Finding out that my mother has NPD was something that have really helped me to explain her behaviour and I guess I can call myself Lucky as I was raised by my 2 grandmothers. Especially my mum’s mother, who loved me dearly and devoted her life to me since mum left. She was my saviour and I miss her dearly, she passed away 4 years ago from cancer at 77 y of age. My nan was very gentle, kind and very loving person. She was a doctor by profession and a warm/ loving housewife by heart. She loved staying at home cooking, reading, looking after me and my grandad, helping with homework etc. Please note my mother's influence and financial help was always present through my childhood, however it was always in distance as it was over the phone at most times, I used to see her once-twice a year. This was enough to cause damage. I had really strong relationship with my nan and I guess this is the reason I grew up with normal values, understanding of life, morals etc. I dare to think what could have happened to me if I were left with my parents. My nan’s passing was the lowest point in my life, and I could not cope for years. My partner’s love and understanding helped me through. This very sad period has showed me again that my mother was so heartless and there is no such feelings as love, care or empathy in her at all. She hardly mentions my nan since her passing, never called me during that period to check with me and how I was coping and on the day after my nans funeral, my mother said to me - ‘stop crying, you should be glad that your parents are still alive!’ I need to mention here that during all my life until the death of my nan, I was told and made to believe that my mother was a victim of the circumstances and that she had no choice but to leave me. Her actions were always justified by my grandmother and she was always begging me to forgive her and be nice to her, which I have tried for all my life. I now realise that my grandmother was covering for all the bad traits and she also probably knew about my mother’s NPD. My grandmother cried loads for my mother and always begged her to come home, which she never did. Despite me knowing there was something really wrong with mum from young age and her behaviour over the years, I have always had the belief that one day she will turn to me and say that she’s sorry for all the pain she has caused and would try to amend things, however I know now that this is never going to happen. When she was here in March 2020 (btw 9 years she refused to come to see me in the UK because she believed this is was a wrong step I have taken 9 years ago and my partner is not good enough because he has children from previous relationship, although both of them are now grown up and not living with us), so when she came here for first time in 9 years, already diagnosed with cancer and knowing she’s dying, she showed no feelings, had nothing good to say to me/ us and never showed any remorse or expressed she is sorry for missing on the last 9 years’ time spent with her daughter. She also showed no appreciation for us having her here and furthermore when in an argument I asked her if she ever loved me or cared for me, she kept silence. When asked her why she felt this sense of entitlement, she stated that as her daughter it was my responsibility to look after her. Ever since then she repeats this to me almost on daily basis, as I speak to her each day (I guess this is the guilt trap I am in and talking to her for 15 min a day gives me some peace). I am telling all this in a detail, because I want to help to any daughters out there, who may like me think that because your NPD mother is dying she would turn to you and be nice or make some efforts towards you or may show some empathy. Please know this is not going to happen! Although, I have no advice for anyone as I am new to all this as I only found out she has NPD in March 2020, I am happy to share any of my experience in order to help others. I can only hope now that my upcoming therapy will help me to move forward strong and find some peace and closure. Wish you all good health and peace in mind, thank you for reading, love Nat.   :hug:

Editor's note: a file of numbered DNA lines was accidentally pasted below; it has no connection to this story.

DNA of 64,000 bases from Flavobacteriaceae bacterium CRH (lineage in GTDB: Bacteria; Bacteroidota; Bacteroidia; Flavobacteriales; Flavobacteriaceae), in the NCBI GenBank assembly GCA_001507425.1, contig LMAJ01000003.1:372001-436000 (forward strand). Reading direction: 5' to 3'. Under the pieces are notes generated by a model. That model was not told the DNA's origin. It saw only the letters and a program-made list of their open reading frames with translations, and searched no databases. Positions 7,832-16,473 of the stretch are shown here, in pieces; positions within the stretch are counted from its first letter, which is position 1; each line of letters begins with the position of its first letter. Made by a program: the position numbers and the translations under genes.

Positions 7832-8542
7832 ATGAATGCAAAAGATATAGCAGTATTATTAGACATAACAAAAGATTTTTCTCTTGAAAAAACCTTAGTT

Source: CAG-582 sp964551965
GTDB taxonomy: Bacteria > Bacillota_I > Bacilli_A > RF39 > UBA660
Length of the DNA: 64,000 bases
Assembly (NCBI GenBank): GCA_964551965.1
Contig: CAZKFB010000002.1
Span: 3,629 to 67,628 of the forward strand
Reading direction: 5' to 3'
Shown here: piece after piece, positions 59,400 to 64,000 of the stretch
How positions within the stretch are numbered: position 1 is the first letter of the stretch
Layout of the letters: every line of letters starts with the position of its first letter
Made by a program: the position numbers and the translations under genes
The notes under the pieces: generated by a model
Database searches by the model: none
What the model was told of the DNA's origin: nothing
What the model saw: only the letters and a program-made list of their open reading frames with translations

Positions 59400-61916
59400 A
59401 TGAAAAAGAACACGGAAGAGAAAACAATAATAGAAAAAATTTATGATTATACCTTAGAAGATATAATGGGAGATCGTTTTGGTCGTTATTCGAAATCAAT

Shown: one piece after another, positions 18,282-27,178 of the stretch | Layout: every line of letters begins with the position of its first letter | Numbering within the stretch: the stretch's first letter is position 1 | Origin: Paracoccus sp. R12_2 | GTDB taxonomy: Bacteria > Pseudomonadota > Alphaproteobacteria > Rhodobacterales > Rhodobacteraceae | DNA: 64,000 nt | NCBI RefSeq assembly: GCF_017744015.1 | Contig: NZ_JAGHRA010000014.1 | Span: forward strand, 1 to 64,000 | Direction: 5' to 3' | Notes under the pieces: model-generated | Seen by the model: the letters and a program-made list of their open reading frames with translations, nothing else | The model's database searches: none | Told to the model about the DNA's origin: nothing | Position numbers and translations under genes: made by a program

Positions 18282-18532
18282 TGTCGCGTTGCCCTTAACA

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Maxtrem

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Re: Narc mother dying